On the burden of heritage

The burden of heritage (1)

Before coming to Sarah Lawrence, I never truly considered API (Asian/Pacific Islander) Heritage Month to be a real thing: though my high school was majority East and South Asian, we never acknowledged May as anything other than the hectic time before finals, or when the weather was just starting to scorch.  A large part of that was institutional: most of our teachers and almost all of our administration was white, so it was never formally integrated into our school or academic life.  


We barely learned about APIs in or out of our history classes, and our immigrant parents certainly weren’t particularly knowledgeable about Asian American history – the irony is that the majority of Asian Americans today belong to a different wave of immigration (post-1965, when laws changed to alter restrictions to Asian immigration) than the Asian Americans discussed in what’s typically honored as Asian American history (eg. Asian Americans involved in anti-Vietnam movements, the farmworker rights movements, etc.)  The distinctness of two waves of immigration, pre- and post-1965, have created two segments of Asian America: one is an aging population, an era of radical and politicized Asian Americans belonging to civil rights movements in the 70s (ala Yuri Kochiyama and Richard Aoki).  


The second is now: the American children of a new wave of post-1965 immigrants.  We live with the aftermath of a radical history that was technically never ours, and so the vast majority of us (Asian immigrants post-1965 and their children) don’t inherit that history consciously. It’s a strange burden, an abstract one: it’s not our literal lineage, but the abstract histories of racialization and trauma that belong to us now.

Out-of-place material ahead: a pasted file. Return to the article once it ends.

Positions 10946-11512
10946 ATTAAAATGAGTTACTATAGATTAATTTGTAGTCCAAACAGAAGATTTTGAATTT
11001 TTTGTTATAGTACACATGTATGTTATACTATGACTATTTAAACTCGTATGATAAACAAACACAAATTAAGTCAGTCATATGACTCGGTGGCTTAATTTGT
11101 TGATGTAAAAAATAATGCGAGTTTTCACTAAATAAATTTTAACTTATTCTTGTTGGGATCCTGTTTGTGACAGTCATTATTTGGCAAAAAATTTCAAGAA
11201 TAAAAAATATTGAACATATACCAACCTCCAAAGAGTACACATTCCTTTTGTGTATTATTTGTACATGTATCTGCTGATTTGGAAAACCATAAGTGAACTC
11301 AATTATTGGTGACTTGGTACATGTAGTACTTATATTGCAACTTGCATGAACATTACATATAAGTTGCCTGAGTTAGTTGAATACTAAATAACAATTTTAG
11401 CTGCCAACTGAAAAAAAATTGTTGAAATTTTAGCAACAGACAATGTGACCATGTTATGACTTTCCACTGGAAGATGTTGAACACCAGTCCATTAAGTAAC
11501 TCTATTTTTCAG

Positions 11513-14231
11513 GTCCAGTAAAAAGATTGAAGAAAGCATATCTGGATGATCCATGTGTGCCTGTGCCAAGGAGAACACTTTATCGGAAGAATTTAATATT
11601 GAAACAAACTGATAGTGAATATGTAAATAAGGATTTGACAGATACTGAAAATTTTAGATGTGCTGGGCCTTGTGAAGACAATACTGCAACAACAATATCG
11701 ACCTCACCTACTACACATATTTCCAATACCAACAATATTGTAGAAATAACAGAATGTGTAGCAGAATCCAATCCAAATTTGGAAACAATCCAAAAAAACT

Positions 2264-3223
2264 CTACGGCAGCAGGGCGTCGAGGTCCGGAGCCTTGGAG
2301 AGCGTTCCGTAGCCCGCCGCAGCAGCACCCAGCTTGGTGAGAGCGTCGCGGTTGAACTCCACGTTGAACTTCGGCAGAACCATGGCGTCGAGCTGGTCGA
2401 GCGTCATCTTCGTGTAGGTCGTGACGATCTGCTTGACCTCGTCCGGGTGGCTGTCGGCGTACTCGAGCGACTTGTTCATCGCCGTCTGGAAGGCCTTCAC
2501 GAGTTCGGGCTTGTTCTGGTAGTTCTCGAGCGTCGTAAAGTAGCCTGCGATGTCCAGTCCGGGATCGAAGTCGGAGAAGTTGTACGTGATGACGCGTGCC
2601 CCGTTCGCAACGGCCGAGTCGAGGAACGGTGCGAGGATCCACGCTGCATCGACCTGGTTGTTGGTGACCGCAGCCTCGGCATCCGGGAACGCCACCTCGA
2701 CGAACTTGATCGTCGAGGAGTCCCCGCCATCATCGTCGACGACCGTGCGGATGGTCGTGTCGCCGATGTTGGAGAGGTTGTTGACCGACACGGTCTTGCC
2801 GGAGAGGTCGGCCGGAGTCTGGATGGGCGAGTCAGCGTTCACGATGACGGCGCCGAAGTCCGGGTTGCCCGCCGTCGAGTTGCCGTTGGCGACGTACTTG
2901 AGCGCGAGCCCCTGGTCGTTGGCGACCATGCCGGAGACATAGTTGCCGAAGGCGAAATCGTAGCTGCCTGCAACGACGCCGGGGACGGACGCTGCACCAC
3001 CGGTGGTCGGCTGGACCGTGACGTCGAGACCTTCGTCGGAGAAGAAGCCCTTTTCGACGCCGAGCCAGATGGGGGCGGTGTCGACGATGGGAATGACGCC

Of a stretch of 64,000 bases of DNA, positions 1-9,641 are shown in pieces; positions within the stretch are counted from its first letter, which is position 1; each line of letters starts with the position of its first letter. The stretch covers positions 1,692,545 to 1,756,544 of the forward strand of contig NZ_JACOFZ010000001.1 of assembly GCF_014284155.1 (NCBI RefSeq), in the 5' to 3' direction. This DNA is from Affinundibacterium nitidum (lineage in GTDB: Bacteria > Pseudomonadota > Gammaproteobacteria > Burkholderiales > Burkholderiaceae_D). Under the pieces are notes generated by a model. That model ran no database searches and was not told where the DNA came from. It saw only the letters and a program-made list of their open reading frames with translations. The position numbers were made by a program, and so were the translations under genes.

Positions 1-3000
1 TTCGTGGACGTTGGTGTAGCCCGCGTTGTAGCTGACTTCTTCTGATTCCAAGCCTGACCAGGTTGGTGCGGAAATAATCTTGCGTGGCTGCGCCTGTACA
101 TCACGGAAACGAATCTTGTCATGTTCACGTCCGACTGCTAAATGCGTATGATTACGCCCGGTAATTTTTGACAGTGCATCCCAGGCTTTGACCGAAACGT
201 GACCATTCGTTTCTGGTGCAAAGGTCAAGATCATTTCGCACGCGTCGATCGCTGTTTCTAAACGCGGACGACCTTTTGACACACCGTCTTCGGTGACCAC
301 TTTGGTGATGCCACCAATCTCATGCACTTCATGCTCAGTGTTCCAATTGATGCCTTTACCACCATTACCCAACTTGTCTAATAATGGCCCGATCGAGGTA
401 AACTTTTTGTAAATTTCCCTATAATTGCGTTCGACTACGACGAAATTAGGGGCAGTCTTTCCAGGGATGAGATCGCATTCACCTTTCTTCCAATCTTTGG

This API Heritage Month, I think a lot about how to pay tribute to, and to remember, the pre-1965 Chinese-Americans, the banned ones, the lynched ones, the large Chinese communities of the Midwest that died out generations before me.  The era of Chinese Americans who literally no longer exist – and yet, they are the reason I’m allowed to.  


According to the 2014 census, the majority of Asian Americans are foreign-born (69 percent).  So in many ways, the Asian America of now, the Asian America sprung out of post-1965 legislative changes, is still coming of age.  It’s still emergent.  It’s still unformed.  My parents’ favorite pastime is to speculate about what will become of this generation they’ve birthed: who will we become?  I know when my mother asks this, what she is really asking is: where are you going that I cannot?  The question is also one of possibility: will we show our solidarity?  Will we show up and makes spaces for each other? And most importantly, can we continue to honor our inherited (willingly or unwillingly, it’s not our choice) histories while creating our own lineages?  I’m more than hopeful.  We owe so much to those pasts that did not belong to us – but more importantly, we deserve so much more in the future.



Kristin Chang is a staff writer at Even If Your Voice Shakes. She is from California.  She studies languages, cries over poetry, and invents alter-egos-of-color for Wonder Woman. If you liked or learned from this article, please consider paying her: cash.me/kristinxchang.


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